The English title of South Korean director July Jung’s first short – ‘A Man Under the Influenza’ (2007) – puns on the title of John Cassavetes’ A Woman Under the Influence, a film famous for the central performance by Gena Rowlands. Jung’s first feature A Girl at My Door (2014) has not one but two powerful women oppressed by patriarchy at its centre. They’re brought to life vividly by Doona Bae (currently starring in Sense8) and Kim Sae Ron, both best known in South Korea for playing cute young female characters, as Jinhee Choi pointed out at a PoutFest preview of the film.
It’s rare enough for any films by non-Euro-Western, non-Anglophone women to receive distribution in the UK, but kudos to Peccadillo Pictures for taking on a film that caused walkouts by critics at Cannes (except for the great Amy Taubin) for its uncompromising depiction of violent sexism as well as of an ambiguous, intimate relationship between a female police officer and a brutalised teenager who comes to her for protection. Like Jane Campion’s BBC TV series Top of the Lake, Jung’s film takes a long, hard look at the systemic sexism, present not only in the small town where the film is set but throughout the police force and social structures.
I talked to Jung (through a translator) when she visited London in November 2014 for the Korean Film Festival after her film had also screened at the London Film Festival. The interview, right before she introduced her film, was condensed but fascinating and powerful – like A Girl at My Door.
Q&A with July Jung
Congratulations on A Girl at My Door being shown in the London Film Festival and London Korean Film Festival! How important are festivals for an arthouse film like yours?
They are very important. At festivals, there are big commercial films and interesting smaller films playing alongside each other, so we can reach audiences who are yearning for new kinds of films. And international events are crucial because we are yearning for new audiences!
How did you pitch the film and get it made?
It has a small budget – 30 billion Korean won [about £1.5 million], which we got from the film councils, otherwise we couldn’t have made it.
How did you get Kim Sae Ron involved? The role of Dohee is so different from her previous roles.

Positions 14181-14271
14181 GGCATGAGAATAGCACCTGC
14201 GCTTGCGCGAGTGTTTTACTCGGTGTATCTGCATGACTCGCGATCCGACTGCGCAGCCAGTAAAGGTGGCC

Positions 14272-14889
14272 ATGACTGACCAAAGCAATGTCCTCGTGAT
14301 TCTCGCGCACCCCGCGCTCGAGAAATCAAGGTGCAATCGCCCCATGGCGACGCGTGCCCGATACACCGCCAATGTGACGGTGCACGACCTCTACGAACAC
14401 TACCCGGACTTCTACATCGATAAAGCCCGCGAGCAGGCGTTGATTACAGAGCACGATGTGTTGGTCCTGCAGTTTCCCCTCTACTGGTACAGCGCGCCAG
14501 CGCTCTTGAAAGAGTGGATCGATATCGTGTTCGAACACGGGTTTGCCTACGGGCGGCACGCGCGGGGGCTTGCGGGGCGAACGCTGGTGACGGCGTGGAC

She declined the role at first. We auditioned 500 actors, and eventually Kim said yes: she felt like she had to play it. She’s very thoughtful and smart, and realised how deep the character was, and how difficult it would be. I told her: “It will be painful,” but she had both the understanding and the talent to undertake it. That’s what makes genius. Her mother encouraged her and supported taking the role; she was on set the whole time, and we had a therapist there as well.
Why did you write Doona Bae’s character Young Nam as a lesbian?
The film is about two lonely girls: a child, Dohee, who doesn’t understand what loneliness is because she doesn’t know what love is, and a woman who has isolated herself because of prejudice against her. The police environment is very male-centred in Korea, putting pressure on Young Nam; for her, being lesbian creates an added source of tension and also isolation within her work and the village where she is sent.
Do you think of the film as being a feminist film?
It’s not for me to say, but I’m very happy that you look at it like that!
And finally, what’s next for you?
I am working on a scenario for my next film, which is based on Sigmund Freud’s famous unfinished analysis of Dora. I can’t say more right now…
A Girl at My Door opens on 18 September, released by Peccadillo.
Sophie Mayer is the author of the forthcoming Political Animals: the new feminist cinema (IB Tauris, November 2015), a co-founder of Raising Films and full-time feminist film activist.
Picture courtesy of Peccadillo Pictures (Sae Ron Kim as Dohee). It shows a young Asian girl with long black hair, wearing a short white dress. She’s standing on the road on the verge of a field of green/yellow plants.